Knowing Students Deeply

Why We’ve Started Working on Present Levels of Performance

We know every student is a unique and complex individual; how effective are we at understanding them beneath our immediate and superficial observations?
When we know our students deeply, we are able to consider and determine individual readiness with greater accuracy — and then pitch instruction more precisely to a student’s optimal zone for learning.
— How to Teach Now by William Powell and Ochan Kusuma-Powell

Goalbook Toolkit has always been about helping educators design impactful specialized instruction that helps ALL students succeed. Toolkit’s focus has been on supporting instructional action: setting learning targets, implementing UDL-aligned strategies, and most recently, designing short term objectives, assessments, and instructional scaffolds with Anchor Pages.

Our beta preview of the Present Levels Wizard marks the beginning of a significant evolution in the way we support instructional action by focusing on instructional understanding. We hope this new work will support teachers, specialists, administrators, and family members with the development of a research-based and data-informed approach to understanding a student’s strengths and areas of need for the purpose of taking effective instructional action that will enable student success.

A brief tour of the new Present Levels Wizard

We refer to this release as a beta preview to explicitly acknowledge that the work is at a beginning stage. We eagerly desire feedback on how we can improve our work with Present Levels in the future.

3 Instructional Challenges that Make Determining Present Levels a Complex Task

As we’ve talked to educators and administrators about their experience with present levels of performance, we’ve encountered three instructional challenges that make understanding and assessing a student’s present levels a complex and time-consuming task.

1. The breadth of academic and extra-academic domains that impact student learning

Present levels typically go beyond reading, writing, and math. Important strengths and needs that deserve consideration can extend to behavior/SEL, life skills, language, communication, fine/gross motor control, executive function, sensory/attention, … While each of these areas could enrich and inform our understanding of a student, it is simply not possible for any individual educator to be an expert diagnostician in all of them.

2. There are multiple (and conflicting) pedagogical frameworks and scales to measure levels of performance

Stages of reading development as defined by Words their Way and Chall’s Stages of Reading Development. Which one is the correct one?

It can be pretty clear to any educator (or non-educator) that a student is struggling with reading. However, things get much more complex when we try to get a more detailed understanding of a student’s reading ability.

There are multiple schools of thought and well-researched frameworks that define and organize reading development. Different research studies break down the levels of reading performance in different ways. They also match ages/grade level bands to levels of reading development differently. Sorting through and synthesizing all this information and bringing that to bear on a specific student is an impractical task and probably requires a research degree do it with any validity.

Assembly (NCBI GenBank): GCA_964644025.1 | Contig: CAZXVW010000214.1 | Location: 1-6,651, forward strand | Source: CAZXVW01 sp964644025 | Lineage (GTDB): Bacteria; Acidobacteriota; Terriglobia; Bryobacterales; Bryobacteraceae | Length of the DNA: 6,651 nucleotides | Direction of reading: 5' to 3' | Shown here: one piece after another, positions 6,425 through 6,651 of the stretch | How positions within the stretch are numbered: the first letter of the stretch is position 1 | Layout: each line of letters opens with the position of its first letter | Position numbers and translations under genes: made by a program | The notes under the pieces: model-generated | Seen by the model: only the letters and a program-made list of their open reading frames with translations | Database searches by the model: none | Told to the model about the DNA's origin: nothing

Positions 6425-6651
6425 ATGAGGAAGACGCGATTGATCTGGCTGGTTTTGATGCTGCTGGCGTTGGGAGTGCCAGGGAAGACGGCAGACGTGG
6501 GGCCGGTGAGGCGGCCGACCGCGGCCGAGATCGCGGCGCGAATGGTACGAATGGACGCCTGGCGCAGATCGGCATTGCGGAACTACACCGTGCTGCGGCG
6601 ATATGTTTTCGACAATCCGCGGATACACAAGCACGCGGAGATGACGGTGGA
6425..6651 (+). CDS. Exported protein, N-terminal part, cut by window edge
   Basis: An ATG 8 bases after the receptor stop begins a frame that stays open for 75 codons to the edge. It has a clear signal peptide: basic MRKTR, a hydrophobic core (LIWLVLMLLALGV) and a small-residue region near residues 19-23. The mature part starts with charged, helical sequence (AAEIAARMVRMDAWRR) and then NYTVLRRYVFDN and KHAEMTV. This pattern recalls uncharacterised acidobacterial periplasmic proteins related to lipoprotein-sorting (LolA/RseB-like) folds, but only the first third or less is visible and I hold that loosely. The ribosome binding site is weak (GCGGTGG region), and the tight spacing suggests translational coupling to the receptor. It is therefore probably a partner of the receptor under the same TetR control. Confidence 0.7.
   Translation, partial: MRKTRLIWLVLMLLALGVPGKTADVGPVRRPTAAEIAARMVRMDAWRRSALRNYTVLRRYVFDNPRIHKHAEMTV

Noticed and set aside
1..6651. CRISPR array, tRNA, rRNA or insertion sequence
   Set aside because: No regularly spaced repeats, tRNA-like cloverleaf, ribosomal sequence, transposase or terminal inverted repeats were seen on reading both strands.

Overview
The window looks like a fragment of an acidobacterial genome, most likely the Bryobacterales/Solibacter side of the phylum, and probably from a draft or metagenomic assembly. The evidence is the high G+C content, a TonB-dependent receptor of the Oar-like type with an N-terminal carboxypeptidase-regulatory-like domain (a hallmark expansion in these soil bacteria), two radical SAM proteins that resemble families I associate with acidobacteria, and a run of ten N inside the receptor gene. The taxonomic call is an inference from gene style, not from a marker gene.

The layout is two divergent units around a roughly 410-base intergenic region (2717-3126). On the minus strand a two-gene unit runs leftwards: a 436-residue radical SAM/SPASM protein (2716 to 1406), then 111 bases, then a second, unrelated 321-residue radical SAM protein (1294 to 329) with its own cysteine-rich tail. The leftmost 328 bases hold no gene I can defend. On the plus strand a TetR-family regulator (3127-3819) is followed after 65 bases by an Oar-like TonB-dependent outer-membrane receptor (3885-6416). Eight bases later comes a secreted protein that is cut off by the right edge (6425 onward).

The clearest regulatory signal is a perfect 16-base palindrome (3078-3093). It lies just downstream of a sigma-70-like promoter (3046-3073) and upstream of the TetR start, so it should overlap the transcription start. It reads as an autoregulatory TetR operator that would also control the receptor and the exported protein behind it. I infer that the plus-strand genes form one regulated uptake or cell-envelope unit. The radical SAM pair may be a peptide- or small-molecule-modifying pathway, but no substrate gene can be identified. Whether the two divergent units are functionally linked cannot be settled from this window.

Fluency Norms Chart developed by Reading A-Z shows different research studies giving different fluency ranges by grade level. There is no single authoritative standard on the normative fluency rate by age or grade.

3. The variety of assessments and the contexts for administering and analyzing them

Reading alone has a multitude of assessments and scoring systems such as running records, ORF, CBM, MAZE, Lexile, Guided Reading Level, DRA, Dolch lists, Fry lists, Core Vocabulary, sight words, prosody rubrics, diagnostics, inventories, interest surveys, …

Becoming familiar with the different types of assessment, and what each assessment can and cannot tell you about a student’s reading ability often requires specialized training and experience.

3 Key Features that Support Determining a Student’s Present Levels

We prioritized the aforementioned challenges when we were designing the Present Levels Wizard. Here are some of the most important features of the wizard and how it works …

1. The wizard breaks down reading into the most important components which are a part of all reading frameworks and assessments

We help educators break down Reading into its component skills such as “Phonics & Decoding” and “Comprehension”

2. The wizard provides customizable statements of performance with key skills that have consensus across different reading frameworks and research studies.

Each skill area has model statements that describe critical skills typically demonstrated at .can be customized by educators. Adjusting the

3. Downloadable assessments aligned to each specific component and level of performance.

Hovering over an assessment name brings up a description of the assessment as well as a downloadable version of the assessment that an educator can use to get more detailed student data.

What’s Next?

Our product team will continue to build out the Present Levels Wizard in the area of Reading and they are currently developing the areas of Math and Behavior/SEL. We are also working on integrating the Present Level Wizard with the Toolkit Library so that educators can save and revisit their drafted statements.

Sign in to the Goalbook Toolkit to check it out (or sign up for a trial).

Did you know that we’ve also released Anchor Pages and a new Favorite Button in Goalbook Toolkit?

Follow Innovating Instruction (our blog) and @goalbookapp for our latest updates and learnings.